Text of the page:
Guide to seven day switching
On 16th September 2013, a new Current Account Switch Service (seven-day switching service) was introduced, after recommendations from the Independent Commission on Banking.
It was found that the major UK high street banks, including Barclays, HSBC, Lloyds and Royal Bank of Scotland were dominating the market. With a lack of competition and nothing to motivate people to switch, the vast majority of UK customers were effectively stuck with poor customer service and low to zero in-credit interest rates.
One of the reasons that customer were unlikely to switch was the time it took for the process to complete and concerns that important direct debits might be unpaid during a lengthy switch.
However, the new “switch guarantee” means that the long waiting period for switching current accounts has been cut to seven days - causing four in ten consumers to say they're more likely to change account, therefore benefiting from the best deals available.
Although not compulsory, 33 banks and building societies signed up to the switching guarantee, including all the major current account providers.
How does seven day switching work?
To apply to switch bank accounts, customers have to fill in two forms: a Current Account Switch form and Current Account Closure Instruction form.
The paperwork is given to the existing bank and the new provider - everything else is taken care of by the banks. Applicants will be contacted and informed that the switching process has begun.
The Current Account Switch Service (CASS) means that when consumers apply for a new account, their incoming payments, direct debits and money should be transferred within seven working days. Customers can continue to use their existing current account until their switch date, which they will be notified of.
One of the main reasons that consumers are so reluctant to change accounts is the worry that payments might be missed. However, the new guarantee services means that customers will not be charged for missing payments as a result of the switch.
Incoming payments made to the previous account will automatically be redirected to the new account for 13 months, giving payees plenty of time to take note of the new details.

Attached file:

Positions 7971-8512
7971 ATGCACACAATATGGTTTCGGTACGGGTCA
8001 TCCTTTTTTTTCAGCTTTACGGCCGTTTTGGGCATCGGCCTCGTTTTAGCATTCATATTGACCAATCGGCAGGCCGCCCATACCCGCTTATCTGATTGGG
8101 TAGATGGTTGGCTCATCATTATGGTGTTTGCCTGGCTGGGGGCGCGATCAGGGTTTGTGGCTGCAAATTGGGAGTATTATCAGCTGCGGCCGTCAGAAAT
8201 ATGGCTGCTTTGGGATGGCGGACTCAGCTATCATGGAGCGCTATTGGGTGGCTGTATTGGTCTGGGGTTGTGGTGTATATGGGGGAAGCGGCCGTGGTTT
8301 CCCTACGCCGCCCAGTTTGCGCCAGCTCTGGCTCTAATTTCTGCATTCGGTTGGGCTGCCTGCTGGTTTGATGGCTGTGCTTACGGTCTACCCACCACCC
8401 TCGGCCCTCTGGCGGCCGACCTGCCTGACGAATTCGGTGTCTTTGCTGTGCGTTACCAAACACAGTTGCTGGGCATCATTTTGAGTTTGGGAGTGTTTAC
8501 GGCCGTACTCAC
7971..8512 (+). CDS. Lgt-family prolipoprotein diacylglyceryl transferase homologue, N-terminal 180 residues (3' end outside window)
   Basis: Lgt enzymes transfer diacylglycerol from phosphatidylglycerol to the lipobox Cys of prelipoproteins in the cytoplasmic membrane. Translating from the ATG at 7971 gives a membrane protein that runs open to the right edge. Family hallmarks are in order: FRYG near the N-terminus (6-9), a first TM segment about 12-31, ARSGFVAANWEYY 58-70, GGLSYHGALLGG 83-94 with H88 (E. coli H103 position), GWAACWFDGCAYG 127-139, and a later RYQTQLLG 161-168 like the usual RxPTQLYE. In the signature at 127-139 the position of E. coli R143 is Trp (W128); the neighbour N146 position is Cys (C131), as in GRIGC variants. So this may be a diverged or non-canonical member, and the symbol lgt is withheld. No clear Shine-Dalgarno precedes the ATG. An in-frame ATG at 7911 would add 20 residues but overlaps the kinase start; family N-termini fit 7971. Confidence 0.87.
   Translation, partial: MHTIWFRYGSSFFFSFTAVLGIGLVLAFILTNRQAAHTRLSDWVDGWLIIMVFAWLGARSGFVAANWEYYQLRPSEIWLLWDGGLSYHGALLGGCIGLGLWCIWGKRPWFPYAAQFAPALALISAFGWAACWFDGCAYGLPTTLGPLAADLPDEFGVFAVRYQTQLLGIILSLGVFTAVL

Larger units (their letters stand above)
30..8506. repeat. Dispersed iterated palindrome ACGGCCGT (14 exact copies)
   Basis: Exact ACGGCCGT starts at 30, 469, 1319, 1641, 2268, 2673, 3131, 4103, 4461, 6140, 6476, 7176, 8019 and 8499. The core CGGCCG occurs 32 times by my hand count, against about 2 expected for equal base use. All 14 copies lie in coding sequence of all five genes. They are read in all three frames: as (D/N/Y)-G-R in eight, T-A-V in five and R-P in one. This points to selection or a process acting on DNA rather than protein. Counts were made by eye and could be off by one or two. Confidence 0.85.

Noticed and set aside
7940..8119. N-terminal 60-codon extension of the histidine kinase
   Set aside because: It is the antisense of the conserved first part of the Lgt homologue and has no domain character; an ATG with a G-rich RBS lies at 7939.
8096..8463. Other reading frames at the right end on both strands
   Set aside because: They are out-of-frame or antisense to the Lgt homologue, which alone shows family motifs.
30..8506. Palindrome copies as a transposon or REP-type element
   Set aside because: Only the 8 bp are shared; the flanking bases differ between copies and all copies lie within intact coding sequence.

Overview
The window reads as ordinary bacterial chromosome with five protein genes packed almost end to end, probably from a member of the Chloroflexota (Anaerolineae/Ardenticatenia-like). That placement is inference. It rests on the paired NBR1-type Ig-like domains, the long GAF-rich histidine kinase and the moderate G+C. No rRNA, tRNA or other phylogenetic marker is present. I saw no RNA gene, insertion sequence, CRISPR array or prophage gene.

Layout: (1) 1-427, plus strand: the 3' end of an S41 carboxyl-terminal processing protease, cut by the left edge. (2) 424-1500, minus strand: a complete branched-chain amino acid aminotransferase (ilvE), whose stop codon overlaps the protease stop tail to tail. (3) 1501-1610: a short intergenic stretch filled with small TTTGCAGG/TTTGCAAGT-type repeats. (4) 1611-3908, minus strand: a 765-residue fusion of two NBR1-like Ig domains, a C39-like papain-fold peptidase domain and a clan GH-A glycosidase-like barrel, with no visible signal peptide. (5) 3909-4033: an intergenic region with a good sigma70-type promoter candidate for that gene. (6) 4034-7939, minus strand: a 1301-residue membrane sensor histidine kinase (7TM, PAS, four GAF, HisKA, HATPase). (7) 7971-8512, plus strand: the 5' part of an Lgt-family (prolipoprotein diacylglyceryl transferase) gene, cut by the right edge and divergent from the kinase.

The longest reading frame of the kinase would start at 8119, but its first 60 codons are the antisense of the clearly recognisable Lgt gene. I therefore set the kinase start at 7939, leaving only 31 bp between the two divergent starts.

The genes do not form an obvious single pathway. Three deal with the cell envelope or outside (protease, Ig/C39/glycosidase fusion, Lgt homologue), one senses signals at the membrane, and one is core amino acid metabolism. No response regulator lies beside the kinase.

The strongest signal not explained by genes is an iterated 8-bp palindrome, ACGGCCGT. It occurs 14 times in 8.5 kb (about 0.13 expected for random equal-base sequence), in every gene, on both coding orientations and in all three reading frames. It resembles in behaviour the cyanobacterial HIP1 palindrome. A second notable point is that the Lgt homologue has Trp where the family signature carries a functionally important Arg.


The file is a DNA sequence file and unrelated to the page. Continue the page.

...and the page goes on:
Nick Payne, retail banking consultant, SAS UK & Ireland comments: "Almost half (49%) of the consumers polled in our survey said they would be more inclined to switch if their bank had failed to rectify a mistake that had personally affected them"
What to watch out for when switching?
The new bank is responsible for ensuring that all direct debits, standing orders and payments are switched to the new accounts, but there are some things that the account holder needs to take responsibility for as well.
Recurring payments, or continuous payment authorities, are not covered by CASS because they are usually set up with debit cards, rather than account numbers. These payments are often used for mobile phone bills, personal loan repayments and gym memberships. Anyone with recurring payments needs to provide the businesses concerned with their new card details.
It's also worth being aware of how long it will take to access the account. Although the switch may be completed within the seven working days, it could take longer to receive a PIN or online banking log-in details.
Previous switching inertia
Prior to CASS being introduced, it could take anywhere between 18 and 30 days for the switching process to be completed.
The long delays - often caused by direct debit originators, such as energy providers - meant that people were inclined to stay with their existing bank. So much so, on average, people in the UK were switching their current account just once every 17 years. However, with the barriers removed, it seems that more people are open to change their banks through better offers not just staying through loyalty.
Why it's important to switch accounts
Independent research suggested that around five million consumers are now planning on switching banks within the next year - compared to two million last year. Some of the incentives now being offered by the banks could earn customers hundreds of pounds a year, as well as benefitting from improved levels of customers service.
CASS gives people the opportunity to see if they could earn more money from a different bank, without the hassle of delays and missed payments.
One of the few problems for people looking to switch will be if they are looking to add credit facilities to their current account. Applicants will have to undergo the usual credit checks before having an overdraft approved.
It's this competition that makes it important to switch, or at least compare what is on offer.
Comparing current accounts
When choosing a new current account, its important consumers look at the market carefully to find one that will best suit their needs.
With more people choosing to switch accounts, the banks are advertising promotional deals to encourage people to join them. When comparing accounts, don't be swayed by these deals!
All introductory offers and other benefits should be worked out into a total amount earned per year - for at least two years.
Think about how the account will be used, for example, those that are always dipping into the red will be more concerned with the overdraft fees than the in-credit interest rates. Whereas a heavy spender could find that they can earn with a reward scheme. Some of the incentives on offer are very valuable, but it's best for customers to consider how they use their account before being tempted by headline promotions.